Top of Page Australia & South Pacific (Click for map)

Click Here for the Australian blended temperature for December larger image An upper level trough of low pressure promoted cooler than average temperatures across much of central and western Australia. Temperatures were 2-4°C (3.6-7.2°F) below average across parts of Western Australia, the Northern Territory and South Australia. Average maximum temperatures during December across Western Australia and South Australia were the coolest since at least 1950. Warmer than average weather was restricted to much of Queensland, where temperatures were 1-3°C (1.8-5.4°F) above the mean. Wildfires, which were ignited late in the month around Sydney, destroyed more than 170 homes and were aided by strong winds and temperatures exceeding 35°C (95°F).

The local highest December precipitation on record was broken in a large area near the tri-state border region of the Northern Territory, South Australia and Western Australia. Another area with record December rainfall was in Western Australia north of Albany when a low pressure system moved southward and interacted with the westerlies. In addition to heavy rains, damage was reported to both crops and property from thunderstorms and hail. For more information on Australian weather and climate, see the Australian Bureau of Meteorology web site.

CPC/CAMS precipitation estimates from IRICAMS precipitation estimates
Click Here for a satellite image of tropical cyclone Waka larger image Tropical cyclone Waka formed between Samoa and Fiji on December 30, and passed through the Tonga Islands. Maximum sustained winds were over 45 m/s (~90 knots or 105 mph), with considerable damage to crops and houses reported by the Associated Press.

Across Indonesia, showers and thunderstorms brought locally heavy rainfall to parts of the region, with flooding reported in the town of Sentani in the Papua province on the 17th. Floods also swept across the town of Wamena, resulting in significant agricultural losses. Heavy rains were responsible for a landslide in West Sumatra that killed five people in the village of Biduak Larah Barangin (UN OCHA).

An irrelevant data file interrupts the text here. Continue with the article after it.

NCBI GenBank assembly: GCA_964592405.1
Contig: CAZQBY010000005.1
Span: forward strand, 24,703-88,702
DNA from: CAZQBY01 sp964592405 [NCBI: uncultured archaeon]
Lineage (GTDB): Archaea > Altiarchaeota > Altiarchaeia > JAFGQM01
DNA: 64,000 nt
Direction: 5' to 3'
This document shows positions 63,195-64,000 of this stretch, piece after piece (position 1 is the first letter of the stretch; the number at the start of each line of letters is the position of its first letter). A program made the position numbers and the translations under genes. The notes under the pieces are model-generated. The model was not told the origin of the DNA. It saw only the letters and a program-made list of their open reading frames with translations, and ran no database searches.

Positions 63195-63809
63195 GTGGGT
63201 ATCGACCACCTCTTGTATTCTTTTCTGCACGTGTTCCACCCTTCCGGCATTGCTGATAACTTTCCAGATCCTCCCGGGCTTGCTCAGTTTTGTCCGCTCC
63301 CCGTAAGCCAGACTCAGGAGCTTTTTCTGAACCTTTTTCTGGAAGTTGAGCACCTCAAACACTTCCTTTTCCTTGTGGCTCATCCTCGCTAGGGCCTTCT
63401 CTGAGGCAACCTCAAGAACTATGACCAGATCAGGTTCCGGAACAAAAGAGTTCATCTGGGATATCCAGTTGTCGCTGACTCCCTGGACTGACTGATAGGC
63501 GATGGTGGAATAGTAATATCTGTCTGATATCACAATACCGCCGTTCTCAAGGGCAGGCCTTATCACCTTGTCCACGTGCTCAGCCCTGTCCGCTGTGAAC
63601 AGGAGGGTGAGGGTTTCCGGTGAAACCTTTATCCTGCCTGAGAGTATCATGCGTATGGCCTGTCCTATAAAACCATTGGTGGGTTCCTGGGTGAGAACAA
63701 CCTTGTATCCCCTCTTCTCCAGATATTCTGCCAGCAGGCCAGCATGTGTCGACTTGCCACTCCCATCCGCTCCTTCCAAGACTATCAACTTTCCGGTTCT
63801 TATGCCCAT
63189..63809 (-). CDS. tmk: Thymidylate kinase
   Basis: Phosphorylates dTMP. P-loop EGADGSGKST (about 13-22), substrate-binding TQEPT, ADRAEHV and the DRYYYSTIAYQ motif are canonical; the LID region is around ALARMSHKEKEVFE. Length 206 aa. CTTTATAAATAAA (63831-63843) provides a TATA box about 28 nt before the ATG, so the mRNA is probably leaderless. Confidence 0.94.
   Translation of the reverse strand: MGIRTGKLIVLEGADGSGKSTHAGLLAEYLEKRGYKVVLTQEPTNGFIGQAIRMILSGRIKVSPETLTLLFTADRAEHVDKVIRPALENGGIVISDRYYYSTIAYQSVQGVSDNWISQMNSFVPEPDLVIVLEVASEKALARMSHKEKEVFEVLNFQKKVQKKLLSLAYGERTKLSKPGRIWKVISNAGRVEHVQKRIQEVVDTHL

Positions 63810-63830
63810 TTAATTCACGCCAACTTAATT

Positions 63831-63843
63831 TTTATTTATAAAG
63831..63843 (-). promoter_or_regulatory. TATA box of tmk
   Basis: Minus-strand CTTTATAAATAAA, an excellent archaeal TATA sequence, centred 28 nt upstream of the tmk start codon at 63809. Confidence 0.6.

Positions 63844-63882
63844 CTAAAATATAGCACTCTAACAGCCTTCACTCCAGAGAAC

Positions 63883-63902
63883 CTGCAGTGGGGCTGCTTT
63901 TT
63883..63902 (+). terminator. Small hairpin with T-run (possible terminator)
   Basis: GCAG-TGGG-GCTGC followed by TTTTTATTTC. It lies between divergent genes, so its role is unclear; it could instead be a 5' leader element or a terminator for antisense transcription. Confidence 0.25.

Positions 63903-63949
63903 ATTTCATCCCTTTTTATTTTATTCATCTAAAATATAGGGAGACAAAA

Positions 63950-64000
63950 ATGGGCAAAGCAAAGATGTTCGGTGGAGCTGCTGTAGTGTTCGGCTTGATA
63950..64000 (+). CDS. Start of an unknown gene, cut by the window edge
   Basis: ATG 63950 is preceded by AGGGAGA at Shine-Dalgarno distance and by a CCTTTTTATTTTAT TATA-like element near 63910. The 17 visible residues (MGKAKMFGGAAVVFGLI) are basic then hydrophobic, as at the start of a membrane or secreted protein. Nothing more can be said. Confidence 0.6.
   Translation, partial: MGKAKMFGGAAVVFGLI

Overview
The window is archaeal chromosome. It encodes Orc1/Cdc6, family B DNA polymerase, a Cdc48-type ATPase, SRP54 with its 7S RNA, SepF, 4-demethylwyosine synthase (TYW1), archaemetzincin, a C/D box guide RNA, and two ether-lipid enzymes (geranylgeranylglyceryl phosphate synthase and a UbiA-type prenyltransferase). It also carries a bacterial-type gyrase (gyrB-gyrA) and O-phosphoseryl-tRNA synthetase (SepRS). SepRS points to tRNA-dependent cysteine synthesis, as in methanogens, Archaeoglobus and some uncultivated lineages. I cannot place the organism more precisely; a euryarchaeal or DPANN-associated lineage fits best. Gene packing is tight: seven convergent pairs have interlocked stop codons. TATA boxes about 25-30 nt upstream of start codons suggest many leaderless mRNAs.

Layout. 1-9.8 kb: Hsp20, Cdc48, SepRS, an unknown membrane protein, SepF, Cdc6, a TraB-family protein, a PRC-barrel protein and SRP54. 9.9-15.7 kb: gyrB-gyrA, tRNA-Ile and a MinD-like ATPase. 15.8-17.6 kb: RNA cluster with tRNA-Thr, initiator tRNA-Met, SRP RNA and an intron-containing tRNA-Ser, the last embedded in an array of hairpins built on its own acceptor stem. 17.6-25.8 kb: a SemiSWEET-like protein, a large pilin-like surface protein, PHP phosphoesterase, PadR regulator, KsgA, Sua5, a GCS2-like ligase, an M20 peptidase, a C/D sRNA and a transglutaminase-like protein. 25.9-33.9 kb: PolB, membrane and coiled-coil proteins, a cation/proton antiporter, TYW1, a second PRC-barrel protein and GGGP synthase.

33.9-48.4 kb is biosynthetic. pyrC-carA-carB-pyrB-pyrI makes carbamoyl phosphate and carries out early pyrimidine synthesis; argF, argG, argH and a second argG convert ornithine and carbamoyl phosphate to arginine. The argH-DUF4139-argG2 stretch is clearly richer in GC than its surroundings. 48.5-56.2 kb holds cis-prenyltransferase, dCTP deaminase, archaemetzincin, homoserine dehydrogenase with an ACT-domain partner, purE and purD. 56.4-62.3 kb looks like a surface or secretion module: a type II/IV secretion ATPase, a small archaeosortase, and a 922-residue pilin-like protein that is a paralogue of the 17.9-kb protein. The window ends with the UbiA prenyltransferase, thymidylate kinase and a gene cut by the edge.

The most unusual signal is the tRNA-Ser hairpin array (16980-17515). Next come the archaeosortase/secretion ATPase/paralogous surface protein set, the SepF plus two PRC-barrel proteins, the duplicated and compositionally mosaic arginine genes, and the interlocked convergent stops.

Top of Page Africa (Click for map)

Persistent drought in parts of Kenya, Ethiopia and particularly Somalia continued to cause acute food shortages and the migration of thousands of people in search of water and food. Generally light rains fell in Somalia during December, and the World Food Program warned that more than 500,000 people could die of starvation in the southern part of the country due to a combination of drought and economic turmoil. Across Zambia, drought is affecting the country’s agricultural recovery after floods earlier in the year destroyed many crops.

CPC/CAMS precipitation estimates from IRI CAMS precipitation estimates

The UN Office for the Coordination of Humanitarian Affairs (OCHA) reported that an estimated 13,000 people were affected by heavy rains and flooding in Mbandaka, located in the northwestern portion of the Democratic Republic of the Congo. Many houses were destroyed and entire villages were evacuated, forcing many people to live in the open. A tropical disturbance brought excessive rains to Madagascar late in the month, with nearly 300 mm (11.8 inches) falling during the last 5 days of December.

Click Here for the blended temperatures for Africa larger image Much of the northern half of the continent experienced temperatures that were 1-3°C (1.8-5.4°F) above average, with relatively cooler temperatures restricted to parts of South Africa, Botswana and eastward into southern Mozambique.